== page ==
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Stumper #41

Question 1. Match the scientific term to its explanation
Scientific term
Explanation
A. Anecic
1. "upon the earth,"
B. Endogeic
2. "up from the earth,"
C. Epigeic
3. "within the earth."

Answer:     a. = 2.     b. = 3.     c. = 1.
Anecic = "up from the earth"
Endogeic = "within the earth
Epigeic = upon the earth

Question 2. Who wrote the book: "The Formation Of Vegetable Mould Through The Action Of Worms With Observations On Their Habits" (First Edition, October 10th, 1881) from which the following is quoted: "...it may be doubted if there are any other animals which have played such an important part in the history of the world as these lowly organized creatures."

       Answer: Charles Darwin


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About Question 1.

Anecic (Greek for "up from" or "out of the earth")
These types include the familiar bait worm, the nightcrawler or dew worm (Lumbricus terrestris). They build permanent burrows into the deep layers of the soil sometimes as much as 8 feet deep. They drag organic matter from the soil surface into their burrows for food.

Endogeic (Greek for "within the earth").
These worms build extensive non-permanent burrows in the upper soil layers. They feed on organic matter in the soil, live exclusively in soil, and are not usually noticed except after a heavy rain when they come to the surface.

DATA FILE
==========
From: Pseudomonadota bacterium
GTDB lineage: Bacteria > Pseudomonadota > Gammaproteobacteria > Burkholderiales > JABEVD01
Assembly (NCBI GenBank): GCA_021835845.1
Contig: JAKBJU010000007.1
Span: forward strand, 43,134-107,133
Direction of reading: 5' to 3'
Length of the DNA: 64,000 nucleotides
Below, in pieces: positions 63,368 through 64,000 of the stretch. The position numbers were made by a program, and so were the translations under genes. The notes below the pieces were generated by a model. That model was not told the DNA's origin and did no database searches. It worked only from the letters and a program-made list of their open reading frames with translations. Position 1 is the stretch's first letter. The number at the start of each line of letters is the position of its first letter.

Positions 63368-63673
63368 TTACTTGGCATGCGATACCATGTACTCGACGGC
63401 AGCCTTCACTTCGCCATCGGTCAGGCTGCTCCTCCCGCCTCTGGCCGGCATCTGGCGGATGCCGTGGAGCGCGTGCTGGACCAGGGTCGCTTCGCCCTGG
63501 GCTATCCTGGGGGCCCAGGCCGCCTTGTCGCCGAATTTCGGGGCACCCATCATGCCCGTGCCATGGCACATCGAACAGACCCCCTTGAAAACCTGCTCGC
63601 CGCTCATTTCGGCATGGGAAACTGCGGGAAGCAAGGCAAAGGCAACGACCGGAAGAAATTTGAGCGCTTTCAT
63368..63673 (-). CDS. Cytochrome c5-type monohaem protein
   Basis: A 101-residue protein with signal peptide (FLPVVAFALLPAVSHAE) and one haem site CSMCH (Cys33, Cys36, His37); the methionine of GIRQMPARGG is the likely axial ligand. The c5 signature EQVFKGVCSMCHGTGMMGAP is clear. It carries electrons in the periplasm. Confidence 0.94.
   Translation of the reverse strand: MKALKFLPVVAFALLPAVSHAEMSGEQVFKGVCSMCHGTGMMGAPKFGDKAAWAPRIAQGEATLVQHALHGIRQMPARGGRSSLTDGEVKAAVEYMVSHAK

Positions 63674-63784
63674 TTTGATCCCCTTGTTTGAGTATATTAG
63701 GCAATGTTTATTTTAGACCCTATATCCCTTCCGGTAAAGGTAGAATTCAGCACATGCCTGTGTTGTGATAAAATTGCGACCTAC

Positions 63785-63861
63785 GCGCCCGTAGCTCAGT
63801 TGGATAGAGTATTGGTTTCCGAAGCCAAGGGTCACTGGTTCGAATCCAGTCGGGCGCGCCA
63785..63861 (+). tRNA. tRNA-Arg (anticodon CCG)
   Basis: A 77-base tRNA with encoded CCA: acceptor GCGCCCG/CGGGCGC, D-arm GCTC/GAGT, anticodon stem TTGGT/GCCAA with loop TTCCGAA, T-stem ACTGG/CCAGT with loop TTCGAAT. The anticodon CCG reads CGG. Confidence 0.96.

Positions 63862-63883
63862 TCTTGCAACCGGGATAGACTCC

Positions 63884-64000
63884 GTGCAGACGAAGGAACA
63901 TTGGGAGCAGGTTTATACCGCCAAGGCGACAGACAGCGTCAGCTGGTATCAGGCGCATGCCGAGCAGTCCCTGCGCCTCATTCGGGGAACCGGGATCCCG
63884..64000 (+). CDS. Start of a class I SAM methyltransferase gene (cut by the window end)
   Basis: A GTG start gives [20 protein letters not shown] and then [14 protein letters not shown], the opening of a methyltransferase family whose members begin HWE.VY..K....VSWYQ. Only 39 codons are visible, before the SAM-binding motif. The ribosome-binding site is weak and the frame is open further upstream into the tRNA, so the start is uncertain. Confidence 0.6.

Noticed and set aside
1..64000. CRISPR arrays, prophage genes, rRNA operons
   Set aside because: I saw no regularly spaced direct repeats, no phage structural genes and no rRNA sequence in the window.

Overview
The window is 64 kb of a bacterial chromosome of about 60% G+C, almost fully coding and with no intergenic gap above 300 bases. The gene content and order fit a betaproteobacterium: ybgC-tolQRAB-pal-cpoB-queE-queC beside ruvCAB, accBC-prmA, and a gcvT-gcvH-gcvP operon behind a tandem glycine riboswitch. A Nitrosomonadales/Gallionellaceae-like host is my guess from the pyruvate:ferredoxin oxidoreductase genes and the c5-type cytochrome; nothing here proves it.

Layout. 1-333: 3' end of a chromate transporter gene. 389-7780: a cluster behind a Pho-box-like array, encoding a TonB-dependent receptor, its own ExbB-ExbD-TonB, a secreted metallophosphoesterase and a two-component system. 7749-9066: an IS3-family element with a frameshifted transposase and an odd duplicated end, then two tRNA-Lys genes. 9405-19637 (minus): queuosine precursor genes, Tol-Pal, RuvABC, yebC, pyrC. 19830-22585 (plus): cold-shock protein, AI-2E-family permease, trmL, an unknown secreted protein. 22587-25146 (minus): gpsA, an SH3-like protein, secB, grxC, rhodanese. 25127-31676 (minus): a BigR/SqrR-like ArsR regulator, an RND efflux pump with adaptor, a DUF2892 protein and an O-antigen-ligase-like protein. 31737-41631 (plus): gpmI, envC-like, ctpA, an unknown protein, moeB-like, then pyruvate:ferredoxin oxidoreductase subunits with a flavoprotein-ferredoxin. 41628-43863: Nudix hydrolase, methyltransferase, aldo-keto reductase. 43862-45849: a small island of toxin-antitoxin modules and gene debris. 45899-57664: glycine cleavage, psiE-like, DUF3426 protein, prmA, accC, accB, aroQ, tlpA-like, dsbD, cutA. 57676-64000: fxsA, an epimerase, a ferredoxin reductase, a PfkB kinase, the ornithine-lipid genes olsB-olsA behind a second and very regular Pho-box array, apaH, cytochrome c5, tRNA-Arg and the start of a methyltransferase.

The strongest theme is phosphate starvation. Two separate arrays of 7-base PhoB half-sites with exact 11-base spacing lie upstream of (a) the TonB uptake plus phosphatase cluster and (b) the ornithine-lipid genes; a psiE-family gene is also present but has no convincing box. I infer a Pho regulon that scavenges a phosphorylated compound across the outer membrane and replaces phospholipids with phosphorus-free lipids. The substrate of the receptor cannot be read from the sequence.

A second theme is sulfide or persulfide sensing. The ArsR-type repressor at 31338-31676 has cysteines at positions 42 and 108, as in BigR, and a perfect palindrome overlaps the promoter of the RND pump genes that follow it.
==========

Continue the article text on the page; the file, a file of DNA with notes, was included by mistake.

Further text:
Epigeic (Greek for "upon the earth")
These include the red worm, manure worm, brandling worm, and red wiggler. They Live on the soil surface, form no permanent burrows, and feed on decaying organic matter.

About Question 2.

In the third chapter of his book Darwin tells of his observations and investigations into the slow subsidence of stones left on the surface of a field. He attributed the subsidence to Earthworm activity in the field. The following excerpt from Chapter 3 is an example of the type of experimental and observational science that Darwin practiced.
"A quantity of broken chalk was spread, on December 20, 1842, over a part of a field near my house, which had existed as pasture certainly for 30, probably for twice or thrice as many years. The chalk was laid on the land for the sake of observing at some future period to what depth it would become buried. At the end of November, 1871, that is after an interval of 29 years, a trench was dug across this part of the field; and a line of white nodules could be traced on both sides of the trench, at a depth of 7 inches from the surface. "

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